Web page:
(What’s Left Of) Our Economy: The Real ‘Dreamer Fakeonomics’
If you’ve been following the heated national debate about President Trump’s decision to rescind former President Obama’s Deferred Action for Childhood Arrivals (DACA) program, you know that an economic conventional wisdom has been quickly established. It holds that, whatever you think about the legality, propriety, or morality of ending its legalization process for the young and young-ish residents of the country who arrived as the children of illegal immigrants, the impact on the nation’s growth, employment, and productivity would be disastrous.
Sadly – but not surprisingly – an examination of the data reveals this conclusion to be quintessential fakeonomics.
Worse, these claims have been spread with techniques that have become all too typical in the nation’s political, policy, and media circles – by endlessly and credulously repeating assertions that are based either on no solid data whatever, or on unusually weak data.
Enough examples could be cited to fill a book, so let’s focus for now on one that’s just appeared in America’s leading newspaper (The New York Times) and by no less than a Nobel Prize-winning economist (columnist Paul M. Krugman).
As Krugman argued in this morning’s paper, the Trump administration’s position that DACA has “denied jobs to hundreds of thousands of Americans by allowing those same jobs to go to illegal aliens” is not only “junk economics.” But because it’s based on the (equally false, per Krugman) belief that “immigrant workers compete with less-educated native-born workers, driving their wages down and increasing income inequality,” it’s “irrelevant.”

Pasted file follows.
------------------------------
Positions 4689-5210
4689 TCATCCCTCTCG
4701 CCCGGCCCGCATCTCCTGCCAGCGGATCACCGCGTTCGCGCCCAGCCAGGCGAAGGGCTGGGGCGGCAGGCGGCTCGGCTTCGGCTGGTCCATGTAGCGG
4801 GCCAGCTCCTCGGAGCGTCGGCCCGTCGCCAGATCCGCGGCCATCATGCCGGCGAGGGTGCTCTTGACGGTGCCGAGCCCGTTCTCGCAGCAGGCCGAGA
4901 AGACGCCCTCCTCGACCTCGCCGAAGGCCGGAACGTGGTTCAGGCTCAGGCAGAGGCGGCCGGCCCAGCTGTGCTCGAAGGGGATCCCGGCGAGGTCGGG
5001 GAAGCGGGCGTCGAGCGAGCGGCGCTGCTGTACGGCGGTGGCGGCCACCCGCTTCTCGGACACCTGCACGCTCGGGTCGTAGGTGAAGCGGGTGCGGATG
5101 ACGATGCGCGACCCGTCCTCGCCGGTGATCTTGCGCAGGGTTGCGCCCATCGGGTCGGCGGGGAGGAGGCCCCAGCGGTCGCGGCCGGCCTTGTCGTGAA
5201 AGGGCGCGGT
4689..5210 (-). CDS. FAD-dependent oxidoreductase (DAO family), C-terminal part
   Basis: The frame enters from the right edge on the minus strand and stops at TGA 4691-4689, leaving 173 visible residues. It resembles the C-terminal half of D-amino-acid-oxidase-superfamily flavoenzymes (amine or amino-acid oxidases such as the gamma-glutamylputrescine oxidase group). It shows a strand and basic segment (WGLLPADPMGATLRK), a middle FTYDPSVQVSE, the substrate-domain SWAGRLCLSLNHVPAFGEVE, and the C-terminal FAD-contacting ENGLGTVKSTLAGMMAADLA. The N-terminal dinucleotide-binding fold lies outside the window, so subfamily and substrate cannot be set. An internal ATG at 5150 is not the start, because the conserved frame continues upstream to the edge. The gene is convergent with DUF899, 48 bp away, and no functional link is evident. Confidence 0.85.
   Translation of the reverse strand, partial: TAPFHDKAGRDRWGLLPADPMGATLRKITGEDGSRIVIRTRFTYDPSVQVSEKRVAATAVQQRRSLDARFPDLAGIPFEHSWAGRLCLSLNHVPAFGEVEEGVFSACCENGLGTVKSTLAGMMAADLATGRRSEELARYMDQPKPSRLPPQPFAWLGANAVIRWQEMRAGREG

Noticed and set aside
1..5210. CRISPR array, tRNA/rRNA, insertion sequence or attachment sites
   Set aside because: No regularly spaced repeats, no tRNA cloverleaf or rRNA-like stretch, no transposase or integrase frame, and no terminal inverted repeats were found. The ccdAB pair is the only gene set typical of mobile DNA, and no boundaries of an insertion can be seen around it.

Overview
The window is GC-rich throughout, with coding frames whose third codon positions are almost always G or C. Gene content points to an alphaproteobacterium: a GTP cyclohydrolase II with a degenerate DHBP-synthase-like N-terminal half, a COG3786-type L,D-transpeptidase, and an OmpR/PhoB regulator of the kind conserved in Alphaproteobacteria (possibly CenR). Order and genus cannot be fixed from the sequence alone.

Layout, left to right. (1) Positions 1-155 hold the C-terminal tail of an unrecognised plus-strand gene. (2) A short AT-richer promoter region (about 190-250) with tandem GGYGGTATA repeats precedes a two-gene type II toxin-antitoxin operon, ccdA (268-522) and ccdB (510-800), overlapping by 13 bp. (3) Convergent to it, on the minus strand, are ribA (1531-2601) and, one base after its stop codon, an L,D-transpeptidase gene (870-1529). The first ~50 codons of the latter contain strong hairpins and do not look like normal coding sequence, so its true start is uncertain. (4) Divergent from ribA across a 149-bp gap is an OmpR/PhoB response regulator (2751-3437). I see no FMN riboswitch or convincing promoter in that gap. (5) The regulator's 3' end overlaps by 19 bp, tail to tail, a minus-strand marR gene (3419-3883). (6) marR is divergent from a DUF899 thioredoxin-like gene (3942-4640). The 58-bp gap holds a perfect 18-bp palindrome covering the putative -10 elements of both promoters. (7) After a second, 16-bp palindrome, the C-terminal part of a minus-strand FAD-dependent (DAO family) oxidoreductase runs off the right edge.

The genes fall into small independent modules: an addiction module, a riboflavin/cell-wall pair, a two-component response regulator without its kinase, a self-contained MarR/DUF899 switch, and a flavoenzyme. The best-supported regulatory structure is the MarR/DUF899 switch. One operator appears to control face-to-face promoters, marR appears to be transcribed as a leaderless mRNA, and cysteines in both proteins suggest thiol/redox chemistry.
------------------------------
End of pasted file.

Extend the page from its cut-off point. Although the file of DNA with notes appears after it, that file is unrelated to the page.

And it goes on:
The reason? “The Dreamers [as beneficiaries of DACA are often called] are a relatively well-educated group, very different from undocumented immigrants who came as adults.” Therefore, “letting Dreamers work is all economic upside for the rest of our nation, with no downside unless you have something against people with brown skin and Hispanic surnames.”
Needless to say, the argument that Dreamers actually tend be valuable economically on top of being young and young-ish, and slated to suffer for the sins of their parents, contributes to the image of Mr. Trump’s policy as a loser on all counts.
But the main evidence cited by Krugman doesn’t justify this conclusion at all. It comes from a Times feature posted on Tuesday that purports to show that “DACA-eligible immigrants have higher-skilled jobs” than other illegal immigrant workers.
Two big problems here, however. First, the statistics presented in this post show that this standard represents an awfully low bar. Second, the differences revealed by these numbers between DACA-eligible illegals and other illegals is decidedly unimpressive.
For instance, what’s the occupation of the greatest percentage of workers in both groups? “Food preparation and serving” (16 percent). That sector of the economy sure isn’t known for creating great jobs. Number two for the Dreamers and those eligible for this designation? “Sales and related.” This category also features the biggest absolute occupation gap between the Dreamer-types and non-Dreamers, employing 15 percent of the former but only six percent of the latter. But these kinds of jobs sound pretty dead-end, too. Ditto for “Office and administrative support” (which employs the next greatest share of Dreamer-eligible workers). Worse, both the sales and the office jobs are being killed off left and right these days by automation.